The Missing Hancocks
The Assembly Rooms
Review by Veronica Lee
How fortunate that actor Neil Pearson has a sideline in being an antiquarian books dealer; one of his purchases was a bundle of old scripts from a freelance comedy writer and among them were four from the radio version of Hancock’s Half Hour; the programme tapes had been wiped and the scripts (from 1955 and 1956) had been thought long lost.
Now Pearson brings them back to life and directs the superb Kevin McNally (Jack Sparrow’s sidekick Gibbs in The Pirates of the Caribbean) as The Lad Himself. Two scripts are presented on alternate days, as if the audience were watching them being recorded in the BBC Radio Theatre in the Fifties. Prime Minister Hancock and The Three Sons form one pairing, while the other is The Winter Holiday and New Year Resolutions.
I saw the former two. In Prime Minister Hancock, he runs for Parliament as a candidate for Conservative, Labour, Liberal and Other Parties – that way their rosettes can cover the moth holes in his suit – and Sid James is his wideboy election agent. When Hancock catches measles from kissing babies, he takes to his bed and has a fevered dream in which he wins Shepherd’s Bush Green North by a landslide and eventually becomes PM.
The Three Sons is a comic morality tale in which Hancock plays a dying old man; he sends his even more ancient retainer (Kenneth Williams) to track down his three long-lost sons (all Hancock) who have got into bother of some sort or other – a useless Naval captain, a dodgy doctor and a member of the Chicago Mob – to say goodbye. He accidentally kills them all.
McNally, who sounds uncannily like Hancock, is ably abetted by Simon Greenall as Sid James and Robin Sebastian as Kenneth Williams in all his character guises – nasally doctor one moment, camp old codger the next, while Susy Kane and Alex Lowe complete the line-up. There must be a temptation to do some stage business but the cast play the scripts straight – although Sebastian, as Williams used to do, milks applause for his contributions.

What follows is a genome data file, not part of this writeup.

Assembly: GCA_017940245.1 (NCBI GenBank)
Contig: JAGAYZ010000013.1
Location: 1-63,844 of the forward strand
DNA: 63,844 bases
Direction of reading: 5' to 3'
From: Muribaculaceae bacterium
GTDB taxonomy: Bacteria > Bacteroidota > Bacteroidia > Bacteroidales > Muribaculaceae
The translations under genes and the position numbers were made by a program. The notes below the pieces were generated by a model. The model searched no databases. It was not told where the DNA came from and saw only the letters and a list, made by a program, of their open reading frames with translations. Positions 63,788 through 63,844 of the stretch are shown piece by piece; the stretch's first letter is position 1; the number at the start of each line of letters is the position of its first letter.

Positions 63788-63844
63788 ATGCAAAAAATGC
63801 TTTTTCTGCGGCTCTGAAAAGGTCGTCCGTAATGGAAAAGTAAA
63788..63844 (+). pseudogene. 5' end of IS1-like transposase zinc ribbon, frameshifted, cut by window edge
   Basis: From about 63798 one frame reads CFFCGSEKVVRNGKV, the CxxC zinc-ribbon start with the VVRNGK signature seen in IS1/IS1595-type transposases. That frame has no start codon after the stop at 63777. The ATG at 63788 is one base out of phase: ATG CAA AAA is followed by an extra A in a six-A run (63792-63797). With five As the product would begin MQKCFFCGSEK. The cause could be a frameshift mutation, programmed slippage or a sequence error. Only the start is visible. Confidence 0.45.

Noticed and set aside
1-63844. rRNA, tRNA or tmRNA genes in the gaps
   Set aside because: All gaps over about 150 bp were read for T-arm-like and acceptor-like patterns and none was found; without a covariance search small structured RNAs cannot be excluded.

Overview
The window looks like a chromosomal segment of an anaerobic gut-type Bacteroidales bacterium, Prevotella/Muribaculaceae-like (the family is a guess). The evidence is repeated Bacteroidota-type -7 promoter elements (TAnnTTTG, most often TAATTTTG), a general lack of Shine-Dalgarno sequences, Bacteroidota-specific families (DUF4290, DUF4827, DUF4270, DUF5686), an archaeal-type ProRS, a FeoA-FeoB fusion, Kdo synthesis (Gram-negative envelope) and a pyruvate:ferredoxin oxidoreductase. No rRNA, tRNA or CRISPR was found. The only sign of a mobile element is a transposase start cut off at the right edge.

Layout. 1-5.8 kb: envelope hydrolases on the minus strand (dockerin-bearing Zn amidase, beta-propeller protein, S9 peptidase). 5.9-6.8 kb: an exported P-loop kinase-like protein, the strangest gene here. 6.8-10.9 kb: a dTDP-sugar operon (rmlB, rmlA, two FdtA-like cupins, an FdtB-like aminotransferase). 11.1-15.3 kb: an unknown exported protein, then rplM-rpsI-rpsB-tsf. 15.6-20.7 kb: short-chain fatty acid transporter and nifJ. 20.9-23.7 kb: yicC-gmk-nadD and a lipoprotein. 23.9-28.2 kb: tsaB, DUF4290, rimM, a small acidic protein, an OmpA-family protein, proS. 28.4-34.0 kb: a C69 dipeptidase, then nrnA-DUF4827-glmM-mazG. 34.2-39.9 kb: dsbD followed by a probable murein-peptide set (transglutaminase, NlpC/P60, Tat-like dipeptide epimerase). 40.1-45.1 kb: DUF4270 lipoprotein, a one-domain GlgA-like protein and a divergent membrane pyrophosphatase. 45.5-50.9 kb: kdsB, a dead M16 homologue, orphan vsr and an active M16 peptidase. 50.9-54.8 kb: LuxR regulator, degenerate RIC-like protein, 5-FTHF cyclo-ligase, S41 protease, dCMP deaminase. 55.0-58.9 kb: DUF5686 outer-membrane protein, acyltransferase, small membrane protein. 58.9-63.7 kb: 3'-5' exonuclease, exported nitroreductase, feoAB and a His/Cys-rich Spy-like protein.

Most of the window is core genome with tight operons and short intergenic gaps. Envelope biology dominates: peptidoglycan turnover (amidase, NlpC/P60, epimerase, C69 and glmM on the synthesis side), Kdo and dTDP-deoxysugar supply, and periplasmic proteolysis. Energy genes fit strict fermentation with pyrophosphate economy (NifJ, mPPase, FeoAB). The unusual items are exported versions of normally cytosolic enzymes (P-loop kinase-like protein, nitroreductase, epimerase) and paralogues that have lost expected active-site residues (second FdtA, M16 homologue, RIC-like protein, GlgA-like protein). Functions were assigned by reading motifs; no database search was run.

Ray Galton and Alan Simpson’s scripts still sparkle and the comedy, much of it surreal and with atrocious puns, mostly stands the test of time – with the exception of the only female on stage always being an object of sexual desire. That said, this is a delight.
To 30 August (0844 693 3008)
Review by Veronica Lee
The Australian comic Felicity Ward begins What If There Is No Toilet? while sitting on a loo on stage. But this doesn’t signal an hour of scatalogical humour, rather a thoroughly engaging trot (sorry) through the diagnosis a few years ago of her irritable bowel syndrome, anxiety and depression. Mental frailty is a fruitful area for stand-ups at this year’s Fringe, but few will describe it with such poetic turns of phrase as Ward’s. Describing her fear of Ferris wheels, she says: “They move at the speed of nightmares.”
She recounts with gusto her gradual decline into obsessional behaviour, while lying to loved ones about how unhappy she was, and using “Doctor Google” to make an initial diagnosis of her problem before seeking professional help.
The fast-talking comic covers a lot of territory as she talks about finding love, becoming an aunt and the perils of frequently needing the loo, while segues into less fruitful areas – how German accents sound harsh, adult contemporary rock – can be forgiven in this warm and witty hour.
To 31 August (0131 556 6550)
Northern Stage at Summerhall
Review by David Pollock
Throwing the dual and very salient meanings of the word “viral” at this stage of the 21st century together and seeing what comes back might suggest a rather pat concept for a show, but Teesside writer and performer Daniel Bye manages to instead coax them into the same orbit with subtlety and wit.
This solo show is both a captivating and at times illuminating insight into the science behind infection – deconstructing the more hysterical voices of the media when covering, say, the Ebola crisis – and a meditation on how this relates to “going viral” in the contemporary sense; how ideas and emotions are transmitted online.
He tells of and plays a young man returning from the furthest rural reaches of Africa, who leaves behind him a trail of people crying uncontrollably – #weepers, as Twitter names them. Yet he cannot cry, and when his neighbour discovers his role in the outbreak she tweets his picture and he becomes hunted, particularly by a young, female Indian doctor.
Amid this Bye, clear and professorial, explains how disease works using liquorice allsorts and a little clever interactivity, and fosters a sense that nothing spreads quite like paranoia.
To 30 August (0131 580 1581)